The spread of COVID-19 had led governments across the Middle East and North Africa (MENA) region to take extraordinary and largely unprecedented preventative and responsive measures. Invoking the exceptional nature of this moment, many countries have declared health-related states of emergency that have affected citizen rights in the process.
These measures bear a critical impact on due process, particularly the rights to counsel, habeas corpus, and a fair trial. Across the region, lawyers have been prohibited from meeting with their clients and individuals have been kept in custody even as pretrial detention hearings have been cancelled or severely delayed. Courts have also substantially reduced their operations. While some countries have taken measures to counteract these issues, serious long-term questions surrounding due process remain.
As countries continue to respond to the pandemic’s spread, it is critical that governments recognize the domestic and international legal obligations that remain incumbent upon them in this moment.
Access to Counsel, Habeas Corpus, and the Courts
When countries in the MENA region suspended prison visits at the onset of the COVID-19 breakout, many of these suspensions also affected the ability of lawyers to meet with their clients in person, denying detainees the ability to consult on legal strategy, to prepare legal defense, and to seek recourse for any detention-related violations. In Egypt, for example, the suspension of prison visits—instituted on March 10—applies to family members and lawyers. Israeli regulations issued on March 15 similarly prohibited Palestinian prisoners from meeting with their attorneys in person, allowing only phone calls between lawyers and clients to take place ahead of scheduled court hearings.
In immediate response to the pandemic, the vast majority of states significantly slowed, and in some rarer cases, entirely halted court operations and hearings. In Iran, for example, pending criminal and civil cases continued to be heard, but new trials were adjourned; cases involving violent crimes, corruption, crimes against public security, and crimes related to COVID-19 were prioritized. Libya ordered the closure of courts for a month and extended for an additional month; the decision, however, did allow “urgent cases”—a phrase that was left undefined—to continue to be heard on a limited basis. Egypt halted court operations, including pretrial detention renewals, for nearly two months, resulting in illegal detention under domestic law and bringing about widespread habeas corpus violations. When courts did resume operations, they reviewed thousands of detentions on paper in the absence of lawyers and while failing to physically bring defendants to court.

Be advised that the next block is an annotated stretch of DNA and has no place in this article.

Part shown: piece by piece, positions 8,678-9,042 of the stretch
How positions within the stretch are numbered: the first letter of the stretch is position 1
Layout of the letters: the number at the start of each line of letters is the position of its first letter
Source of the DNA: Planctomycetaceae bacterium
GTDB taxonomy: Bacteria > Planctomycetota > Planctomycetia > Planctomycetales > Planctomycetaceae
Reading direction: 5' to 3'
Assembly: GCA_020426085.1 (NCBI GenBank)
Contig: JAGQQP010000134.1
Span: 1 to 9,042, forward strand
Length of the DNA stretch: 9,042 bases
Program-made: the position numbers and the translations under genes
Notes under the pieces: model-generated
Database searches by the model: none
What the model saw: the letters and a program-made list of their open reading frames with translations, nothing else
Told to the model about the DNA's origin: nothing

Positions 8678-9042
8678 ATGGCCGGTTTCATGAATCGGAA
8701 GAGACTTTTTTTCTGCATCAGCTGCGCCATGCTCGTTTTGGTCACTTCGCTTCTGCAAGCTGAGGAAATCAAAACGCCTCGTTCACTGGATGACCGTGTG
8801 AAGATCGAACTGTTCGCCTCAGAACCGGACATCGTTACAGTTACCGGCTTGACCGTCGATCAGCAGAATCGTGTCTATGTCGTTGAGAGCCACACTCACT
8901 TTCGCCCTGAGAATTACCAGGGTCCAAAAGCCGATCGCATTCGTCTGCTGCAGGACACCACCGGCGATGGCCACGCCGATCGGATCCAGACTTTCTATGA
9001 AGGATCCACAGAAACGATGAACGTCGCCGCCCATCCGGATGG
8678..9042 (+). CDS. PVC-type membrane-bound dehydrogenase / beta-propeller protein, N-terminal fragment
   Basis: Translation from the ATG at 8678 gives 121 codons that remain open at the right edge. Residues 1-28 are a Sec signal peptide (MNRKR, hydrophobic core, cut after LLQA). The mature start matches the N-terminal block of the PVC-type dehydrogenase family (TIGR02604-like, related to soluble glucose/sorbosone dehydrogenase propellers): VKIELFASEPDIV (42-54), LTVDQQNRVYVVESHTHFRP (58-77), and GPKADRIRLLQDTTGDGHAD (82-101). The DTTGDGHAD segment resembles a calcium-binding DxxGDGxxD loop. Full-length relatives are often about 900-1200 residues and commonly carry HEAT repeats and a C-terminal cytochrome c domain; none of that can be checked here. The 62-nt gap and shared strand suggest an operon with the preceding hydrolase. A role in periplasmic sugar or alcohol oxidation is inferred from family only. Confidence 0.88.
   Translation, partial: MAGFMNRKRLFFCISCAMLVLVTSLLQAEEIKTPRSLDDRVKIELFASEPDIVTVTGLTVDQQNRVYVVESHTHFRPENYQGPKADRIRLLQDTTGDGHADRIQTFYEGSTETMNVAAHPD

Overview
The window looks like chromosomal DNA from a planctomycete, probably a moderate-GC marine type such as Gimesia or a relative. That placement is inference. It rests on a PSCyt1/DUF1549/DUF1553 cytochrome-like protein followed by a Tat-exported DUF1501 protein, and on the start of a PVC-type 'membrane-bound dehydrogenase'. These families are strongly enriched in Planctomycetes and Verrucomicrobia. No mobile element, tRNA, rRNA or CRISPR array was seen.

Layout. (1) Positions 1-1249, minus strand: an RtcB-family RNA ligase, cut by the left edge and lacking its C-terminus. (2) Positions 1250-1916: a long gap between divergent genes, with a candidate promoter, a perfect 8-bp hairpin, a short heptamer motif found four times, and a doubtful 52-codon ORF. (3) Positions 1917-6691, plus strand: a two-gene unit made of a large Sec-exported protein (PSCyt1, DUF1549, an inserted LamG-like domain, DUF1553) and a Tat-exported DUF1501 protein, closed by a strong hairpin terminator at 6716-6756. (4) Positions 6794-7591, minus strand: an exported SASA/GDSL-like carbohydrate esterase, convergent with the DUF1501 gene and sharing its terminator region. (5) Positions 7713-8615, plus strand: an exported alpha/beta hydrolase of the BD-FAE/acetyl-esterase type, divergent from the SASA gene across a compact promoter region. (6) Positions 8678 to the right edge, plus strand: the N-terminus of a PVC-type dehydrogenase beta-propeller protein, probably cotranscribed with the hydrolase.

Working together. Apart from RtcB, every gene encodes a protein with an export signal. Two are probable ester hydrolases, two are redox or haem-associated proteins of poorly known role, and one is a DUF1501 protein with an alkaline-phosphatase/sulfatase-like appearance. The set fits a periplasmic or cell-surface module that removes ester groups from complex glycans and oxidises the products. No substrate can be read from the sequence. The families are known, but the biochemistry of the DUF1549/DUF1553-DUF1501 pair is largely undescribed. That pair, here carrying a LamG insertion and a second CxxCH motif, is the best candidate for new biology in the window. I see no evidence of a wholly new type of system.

All the while, new arbitrary arrests and practices that severely violate due process, including enforced disappearance, have continued region wide, placing strain on court systems—that are either backlogged or entirely stalled—and implicating access to justice for all detainees. These practices have further overcrowded prisons, threatening a severe public health crisis not only for detainees and prison officials, but the population as a whole.
After the initial suspensions and delays, some countries in the region announced that they would transition to remote and virtual court hearings in order to comply with social distancing measures. Bahrain’s criminal courts, for example, began hearing pretrial detention renewals virtually. At the beginning of May, Tunisian authorities passed a decree allowing remote trials using audiovisual communications in times of communicable disease. In the United Arab Emirates, circuits within Abu Dhabi’s criminal court and commercial court systems began to hold remote trials; in Dubai, hearings into urgent matters, criminal cases, and appeals are being held remotely as well.